In East Africa, Renewable World is using renewable energy to help people in remote communities transform their lives. As official charity of EWEA, Renewable World’s work in East Africa and the Songambele project in particular is the focus of the first action for Global Wind Day on 15th June.
Paolo Mele, 43, is Renewable World’s East Africa Programme Manager, who leads our projects and programme development in Tanzania and the wider East Africa region from his base in Nairobi, Kenya. In Autumn 2011, after more than 10 years working in small business development in the UK, and a further five working in micro-financing of projects in Sri Lanka, Malawi and Uganda, Paolo decided the time was right for a change.
He said: ‘I had been working in the UK creating business plans and mentoring entrepreneurs, then moved into the development of non-traditional business methods elsewhere in the world. But I had the desire to do something I thought might be more meaningful: using my skills to assist people who desperately needed new ways to change their lives.
‘When I saw Renewable World needed an East Africa programme manager, I was delighted to be able to bring my experience to assist small businesses and communities to use renewable energy to their benefit.’
‘Communities in East Africa are often in very remote and diverse locations,’ he said. ‘A very low percentage has access to energy and even in the longer-term they are unlikely to have proper grid connections. As a result, it makes sense to generate electricity close to where it’s needed, and empower communities to make decisions about what energy they want and how it’s used.’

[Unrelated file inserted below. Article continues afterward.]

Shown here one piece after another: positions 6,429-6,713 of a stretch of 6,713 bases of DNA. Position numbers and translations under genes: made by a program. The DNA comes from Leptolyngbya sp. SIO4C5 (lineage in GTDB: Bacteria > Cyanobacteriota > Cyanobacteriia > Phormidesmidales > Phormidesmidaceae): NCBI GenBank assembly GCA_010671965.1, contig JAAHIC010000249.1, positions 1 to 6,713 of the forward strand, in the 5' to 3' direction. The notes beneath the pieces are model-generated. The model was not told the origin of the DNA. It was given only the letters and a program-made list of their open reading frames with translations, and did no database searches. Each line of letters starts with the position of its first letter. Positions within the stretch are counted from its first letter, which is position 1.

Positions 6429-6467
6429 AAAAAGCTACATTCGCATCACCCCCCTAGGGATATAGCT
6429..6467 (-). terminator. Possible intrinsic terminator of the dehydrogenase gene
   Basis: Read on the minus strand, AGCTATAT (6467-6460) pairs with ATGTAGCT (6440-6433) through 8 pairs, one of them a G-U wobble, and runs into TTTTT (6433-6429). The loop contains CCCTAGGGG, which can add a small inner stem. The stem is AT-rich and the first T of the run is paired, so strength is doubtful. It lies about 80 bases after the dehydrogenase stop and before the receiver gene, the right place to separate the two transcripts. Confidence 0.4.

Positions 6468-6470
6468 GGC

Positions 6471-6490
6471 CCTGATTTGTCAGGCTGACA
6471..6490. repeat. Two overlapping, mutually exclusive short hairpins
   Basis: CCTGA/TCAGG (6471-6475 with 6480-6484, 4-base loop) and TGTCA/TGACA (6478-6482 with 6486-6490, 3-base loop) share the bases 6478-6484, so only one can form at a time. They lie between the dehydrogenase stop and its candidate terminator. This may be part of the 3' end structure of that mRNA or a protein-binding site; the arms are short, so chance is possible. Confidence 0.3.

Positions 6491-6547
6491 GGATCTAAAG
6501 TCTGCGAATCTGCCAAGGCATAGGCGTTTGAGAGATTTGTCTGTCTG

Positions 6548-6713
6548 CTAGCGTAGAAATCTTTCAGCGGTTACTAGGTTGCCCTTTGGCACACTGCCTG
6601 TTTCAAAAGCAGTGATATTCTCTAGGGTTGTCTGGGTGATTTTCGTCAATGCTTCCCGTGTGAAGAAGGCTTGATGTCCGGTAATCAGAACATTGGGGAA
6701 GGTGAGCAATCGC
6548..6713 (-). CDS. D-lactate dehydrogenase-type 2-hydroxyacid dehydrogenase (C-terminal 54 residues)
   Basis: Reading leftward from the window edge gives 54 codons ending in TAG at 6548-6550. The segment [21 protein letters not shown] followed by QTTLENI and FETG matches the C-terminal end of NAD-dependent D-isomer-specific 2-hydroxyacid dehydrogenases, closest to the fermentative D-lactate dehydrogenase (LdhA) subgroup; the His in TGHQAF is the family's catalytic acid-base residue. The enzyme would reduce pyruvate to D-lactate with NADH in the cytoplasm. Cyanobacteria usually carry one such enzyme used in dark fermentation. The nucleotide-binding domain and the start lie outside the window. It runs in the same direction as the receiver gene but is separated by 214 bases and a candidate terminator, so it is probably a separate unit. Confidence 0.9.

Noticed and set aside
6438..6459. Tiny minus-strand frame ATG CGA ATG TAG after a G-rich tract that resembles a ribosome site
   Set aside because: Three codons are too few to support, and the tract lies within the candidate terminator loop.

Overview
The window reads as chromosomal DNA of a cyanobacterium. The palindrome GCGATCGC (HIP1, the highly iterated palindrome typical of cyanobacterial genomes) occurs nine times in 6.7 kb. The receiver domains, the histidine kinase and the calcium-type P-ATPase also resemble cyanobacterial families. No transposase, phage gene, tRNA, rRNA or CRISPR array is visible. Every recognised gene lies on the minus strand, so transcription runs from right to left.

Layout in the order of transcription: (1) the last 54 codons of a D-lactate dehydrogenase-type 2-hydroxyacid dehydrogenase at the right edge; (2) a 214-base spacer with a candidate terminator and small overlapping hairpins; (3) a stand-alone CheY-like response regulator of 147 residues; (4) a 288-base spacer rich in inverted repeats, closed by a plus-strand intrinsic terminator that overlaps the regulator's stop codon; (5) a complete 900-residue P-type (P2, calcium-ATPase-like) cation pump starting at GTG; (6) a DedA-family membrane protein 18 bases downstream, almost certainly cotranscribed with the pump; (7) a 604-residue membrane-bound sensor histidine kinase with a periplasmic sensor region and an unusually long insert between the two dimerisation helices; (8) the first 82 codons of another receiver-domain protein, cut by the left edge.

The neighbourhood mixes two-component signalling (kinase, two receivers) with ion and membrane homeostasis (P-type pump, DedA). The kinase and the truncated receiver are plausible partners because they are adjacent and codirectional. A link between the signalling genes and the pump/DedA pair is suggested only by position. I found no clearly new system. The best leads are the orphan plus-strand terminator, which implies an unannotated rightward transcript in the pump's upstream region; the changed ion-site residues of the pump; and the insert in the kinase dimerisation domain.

One such project is the Global Wind Day supported Songambele ‘Maarifa’ or Information Centre in Tanzania. This project is helping to bridge the digital divide bringing opportunity to a remote community affected by drought and climatic change.
‘Working with regional partner, ALIN, Renewable World helped to develop the idea that the Maarifa Centre in Songambele could be self-financing and sustainable, powered by solar panels and a wind turbine which would belong to the community and also provide power for other community activities. We worked with the community to find a workable business model, so that they could pay for the upkeep of the Centre and its power system.’
The Songambele Centre is already being used for some business initiatives, including the earliest stages of a scheme designed to encourage people to use biogas systems for fuel.
Paolo said: ‘The community is delighted with the scheme, which they are playing a vital part in. They’re happy to be able to use their own talents and abilities and act as a strong community to improve their lives. It’s a great thing to be involved in and I’m very happy to see it happening here, and helping the process.’